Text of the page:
With stakeholders wanting to know more about sustainability performance, an increasing number of organisations are engaging in sustainability reporting across the globe. In 2023, it was reported that 85% of FTSE 250 companies and 98% of large-cap companies in the S&P 500 published sustainability reports, representing an all-time high.[6]

The disclosure dilemma

Due to the historically unregulated nature of sustainability communications and performance, many companies have exaggerated and overstated the impact of their performance, products and services on society and the environment.

From September 2022 to September 2023, it was reported that approximately 25% of climate-related ESG risk incidents were attributed to greenwashing and 31% of publicly listed companies linked to greenwashing were also linked to social washing, where companies overstate their impact on social issues.[7]

Frameworks like the Green Claims Code and the European Green Claims Directive exist to hold companies accountable for the claims that they make, specifically on the environmental benefits of products and services. Should companies be found in breach of these, they can face significant financial penalties as well as reputational damage. Many companies, including well-known brands such as Ryanair, Hyundai, Innocent, Oatly, Asos, and Boohoo, have already been investigated by the relevant authorities for the claims made. Whereas some claims were inflated, misleading and false, others merely lacked the specificity and details to back up claims made, leaving them exposed to misinterpretation.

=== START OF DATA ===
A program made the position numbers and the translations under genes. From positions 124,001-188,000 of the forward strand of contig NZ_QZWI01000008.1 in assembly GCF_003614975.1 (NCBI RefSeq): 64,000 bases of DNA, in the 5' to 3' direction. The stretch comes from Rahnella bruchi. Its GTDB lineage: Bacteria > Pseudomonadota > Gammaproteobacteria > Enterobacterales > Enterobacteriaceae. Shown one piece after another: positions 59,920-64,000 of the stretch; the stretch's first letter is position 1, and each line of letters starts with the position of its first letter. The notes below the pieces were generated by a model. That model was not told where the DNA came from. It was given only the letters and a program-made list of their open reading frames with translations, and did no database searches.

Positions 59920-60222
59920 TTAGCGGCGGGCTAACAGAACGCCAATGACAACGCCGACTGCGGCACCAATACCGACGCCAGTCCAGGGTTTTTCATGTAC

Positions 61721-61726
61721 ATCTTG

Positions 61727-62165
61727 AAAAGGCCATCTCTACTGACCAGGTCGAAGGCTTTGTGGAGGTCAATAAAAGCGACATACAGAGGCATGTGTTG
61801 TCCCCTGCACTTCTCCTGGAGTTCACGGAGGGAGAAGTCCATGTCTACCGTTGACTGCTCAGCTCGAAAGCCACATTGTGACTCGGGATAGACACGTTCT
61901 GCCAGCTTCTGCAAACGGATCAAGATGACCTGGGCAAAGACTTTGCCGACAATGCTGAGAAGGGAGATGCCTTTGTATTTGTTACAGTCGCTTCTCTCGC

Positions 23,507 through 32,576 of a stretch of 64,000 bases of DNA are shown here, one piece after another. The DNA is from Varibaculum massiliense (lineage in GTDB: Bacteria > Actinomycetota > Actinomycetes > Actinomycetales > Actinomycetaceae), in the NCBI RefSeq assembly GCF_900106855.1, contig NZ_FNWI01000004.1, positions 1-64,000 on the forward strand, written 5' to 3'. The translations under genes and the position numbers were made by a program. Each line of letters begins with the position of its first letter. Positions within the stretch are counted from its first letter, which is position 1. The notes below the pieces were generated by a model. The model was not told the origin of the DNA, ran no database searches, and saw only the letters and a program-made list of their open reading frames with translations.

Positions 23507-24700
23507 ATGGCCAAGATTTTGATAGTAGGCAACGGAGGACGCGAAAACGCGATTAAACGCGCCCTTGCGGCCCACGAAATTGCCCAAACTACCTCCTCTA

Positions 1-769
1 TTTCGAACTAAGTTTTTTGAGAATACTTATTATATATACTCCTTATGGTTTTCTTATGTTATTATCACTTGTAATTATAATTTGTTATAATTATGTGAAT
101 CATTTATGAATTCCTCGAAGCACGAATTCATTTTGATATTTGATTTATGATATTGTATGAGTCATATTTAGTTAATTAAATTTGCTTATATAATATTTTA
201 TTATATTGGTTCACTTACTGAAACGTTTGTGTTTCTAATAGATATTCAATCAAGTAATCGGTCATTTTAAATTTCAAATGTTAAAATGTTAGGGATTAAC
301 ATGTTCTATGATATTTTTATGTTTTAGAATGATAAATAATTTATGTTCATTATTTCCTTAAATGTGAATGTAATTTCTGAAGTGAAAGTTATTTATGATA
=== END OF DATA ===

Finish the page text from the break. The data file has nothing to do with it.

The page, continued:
Over time, more jurisdictions will continue to implement measures that assess claims made on actual ESG performance, and the risk of companies being exposed to this practice will continue to rise. Truth and transparency have now become the driving force behind regulations related to sustainability communications. This is also the case with regulations like the EU Corporate Sustainability Reporting Directive and the IFRS Sustainability Disclosure Standards, which now look for accurate disclosure on large companies’ non-financial reporting. Greenwashing is now a material risk to most businesses, fuelled by poisonous distrust from stakeholders, let down by unsubstantiated claims. The antidote to this distrust is not to go quiet but to firmly focus on honest, transparent and comparable communications.

Valuing the benefit of clear communication

With the focus now on transparent and accurate disclosures, the question now begs, can companies even shout about their ESG performance and develop engaging narratives without negative backlash?